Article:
Salmon at the Arboretum

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Bringing Salmon to the Virtual Classroom

A "Salmon in the Classroom" program partnership between

Yakima Area Arboretum (YAA),

Washington Department of Fish and Wildlife (WDFW), &

Yakima Basin Environmental Education Program (YBEEP) and made possible thanks to Heritage University (HU).


We are hosting these chinook salmon (Oncorhynchus tshawytscha) in a year where many classrooms will not be partaking in the very popular “Salmon in the Classroom” curriculum due to staffing and time constraints. We will be supporting our local schools in a time when traditional field trips and unique learning opportunities are not available due to the ongoing COVID-19 crisis. We will be posting updates on the chinook salmon eggs/young in the form of written observations, pictures, videos, and more on this page. As the weeks go on, we will also be creating and sharing different lessons and learning opportunities below that talk and teach about salmon and their development, which can be used for free in any classrooms by any students in any setting.

 

Schools, classrooms, and youth groups can also request “virtual fieldtrips” to view and see eggs/salmon live and to be able to talk with Arboretum staff and volunteers working on the project over Zoom. Requests for specific curriculum or information is also encouraged to be able to meet the needs of our local students and families. Please contact Education and Outreach Coordinator Garrett Brenden for more information.


Continue Below for Observations, Lessons, Information, and More!

Salmon Tank Observations & Reports

General Information for the Salmon Aquarium


Start Date: January 4, 2022

Salmon Species: Chinook/King (Oncorhynchus tshawytscha)

Number of Eggs/Salmon: ~210 eggs as of 1/4/22

Aquarium Size: 55 Gallons

Aquarium Temperature: 48F - 52F (9C to 11C)

  • January 4th, 2022- Approximately 200 chinook salmon eggs (Oncorhynchus tshawytscha) were delivered to the Arboretum.
  • The eggs came with black spots and a dull white line toward the outside of the egg. The spots were the developing eyes of the baby salmon and the white line was the spine forming for the fish.
  • Of the eggs received, one (1) dead egg was removed immediately (right photo), all other eggs looked healthy. The dead eggs was orange and not as see-through as the pink, live eggs. Most tanks lose a few eggs in the first few weeks so everything is still in order for now.
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  • January 20th, 2022- We had our first Chinook salmon babies hatch this morning! The salmon are called "Alevin" at this stage while they still have their yolks sacs attached to their bellies as they continue to develop. More and more salmon will be hatching over the days/week and soon they will be one big wiggling mass!
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  • February 16th, 2022- All of our babies are hatched and are now called "Alevin" while they have their bright orange yolk sac bellies! They like to congregate together, likely for stability, since normally they would be hatching under gravel, out of the way from any water currents that would toss them around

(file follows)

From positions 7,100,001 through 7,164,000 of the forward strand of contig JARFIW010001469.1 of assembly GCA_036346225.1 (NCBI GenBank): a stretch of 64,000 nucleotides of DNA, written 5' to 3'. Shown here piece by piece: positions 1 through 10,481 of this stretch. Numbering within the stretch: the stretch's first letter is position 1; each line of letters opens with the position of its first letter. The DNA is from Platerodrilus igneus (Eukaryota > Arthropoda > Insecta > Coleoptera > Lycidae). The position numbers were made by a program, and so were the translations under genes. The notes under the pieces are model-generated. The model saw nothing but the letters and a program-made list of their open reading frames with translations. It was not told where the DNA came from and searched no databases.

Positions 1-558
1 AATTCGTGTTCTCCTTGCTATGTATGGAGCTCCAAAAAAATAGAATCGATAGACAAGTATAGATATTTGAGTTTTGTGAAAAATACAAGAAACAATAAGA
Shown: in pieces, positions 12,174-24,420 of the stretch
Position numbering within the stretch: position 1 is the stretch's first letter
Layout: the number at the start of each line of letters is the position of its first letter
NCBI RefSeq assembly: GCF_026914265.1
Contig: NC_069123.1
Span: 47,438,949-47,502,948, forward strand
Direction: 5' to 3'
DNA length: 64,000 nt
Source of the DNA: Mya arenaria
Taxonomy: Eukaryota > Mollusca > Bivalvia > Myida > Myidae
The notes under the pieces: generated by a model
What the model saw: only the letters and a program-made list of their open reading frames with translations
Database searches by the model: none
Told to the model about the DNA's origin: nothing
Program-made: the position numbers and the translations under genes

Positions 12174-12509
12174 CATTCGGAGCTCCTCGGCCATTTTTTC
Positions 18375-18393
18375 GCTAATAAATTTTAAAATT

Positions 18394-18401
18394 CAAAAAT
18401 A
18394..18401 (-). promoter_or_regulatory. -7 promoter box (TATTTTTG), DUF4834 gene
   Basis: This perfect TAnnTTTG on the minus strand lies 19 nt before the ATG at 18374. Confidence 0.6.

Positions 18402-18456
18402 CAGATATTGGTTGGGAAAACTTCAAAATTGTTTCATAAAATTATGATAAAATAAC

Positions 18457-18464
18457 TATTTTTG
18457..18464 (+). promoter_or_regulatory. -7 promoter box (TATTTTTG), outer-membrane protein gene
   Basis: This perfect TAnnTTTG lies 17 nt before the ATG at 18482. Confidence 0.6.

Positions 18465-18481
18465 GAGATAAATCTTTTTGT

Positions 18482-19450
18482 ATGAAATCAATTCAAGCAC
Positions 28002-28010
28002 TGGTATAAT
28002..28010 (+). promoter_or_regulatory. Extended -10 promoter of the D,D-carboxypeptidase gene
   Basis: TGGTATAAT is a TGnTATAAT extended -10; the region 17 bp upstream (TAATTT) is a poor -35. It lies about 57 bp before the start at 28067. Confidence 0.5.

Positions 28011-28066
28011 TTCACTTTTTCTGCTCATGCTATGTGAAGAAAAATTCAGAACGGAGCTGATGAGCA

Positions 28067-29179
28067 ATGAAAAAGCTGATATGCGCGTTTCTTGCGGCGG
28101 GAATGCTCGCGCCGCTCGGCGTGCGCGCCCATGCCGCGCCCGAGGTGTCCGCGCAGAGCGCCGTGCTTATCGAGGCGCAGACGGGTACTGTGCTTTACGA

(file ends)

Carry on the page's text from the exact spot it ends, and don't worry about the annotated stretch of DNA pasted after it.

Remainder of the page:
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  • February 28th, 2022- Our little "Alevins" are starting to use up their belly nutrients and are swimming up in the water column, looking for free floating food. When they have used up their yolk sac, we call them "fry". In the wild, the baby salmon would be snacking on small invertebrates like small, baby aquatic and terrestrial insect.
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Activity:

Big Plans for Small Eggs

A look at the salmon lifecycle from egg to kelt! This activity pairs nicely with Mid-Columbia Fisheries Enhancement Group and YBEEP's Salmon Lifecycle video.

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Posters & Signage at the Salmon Tank

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External Links and More Information

Mid-Columbia Regional Fisheries Enhancement Group Salmon Videos Page


Franklin Conservation District Salmon in the Classroom Updates


Yakama Nation Fisheries Resources for Educators


Washington's State of Salmon 2020 Report


Seattle Aquarium Salmon Resources

Making an Impact for an Iconic Species

We will be working with WDFW and YBEEP, following their guidelines and timelines to ensure a successful first year with raising salmon. Here is a look at their general timeline.


These chinook salmon will be raised at the Arboretum until they are fry (young salmon) and will be released into the Yakima River in May/early June so they may swim downstream to make it out to the ocean to grow up and eventually return to the Yakima River to spawn and continue the salmon cycle.


The aim of the program isn't just raising fish to help their species recover, it also raises awareness about fish, water quality, habitat, and so much more!


Thank You for Your Support


A huge, tail-swishing, dam jumping thank you to our partner organizations and our Arboretum supporters that made this all happen!


Yakima Basin Environmental Education Program (YBEEP)

Washington Department of Fish and Wildlife (WDFW)

Heritage University (HU)

Bruce Whitmore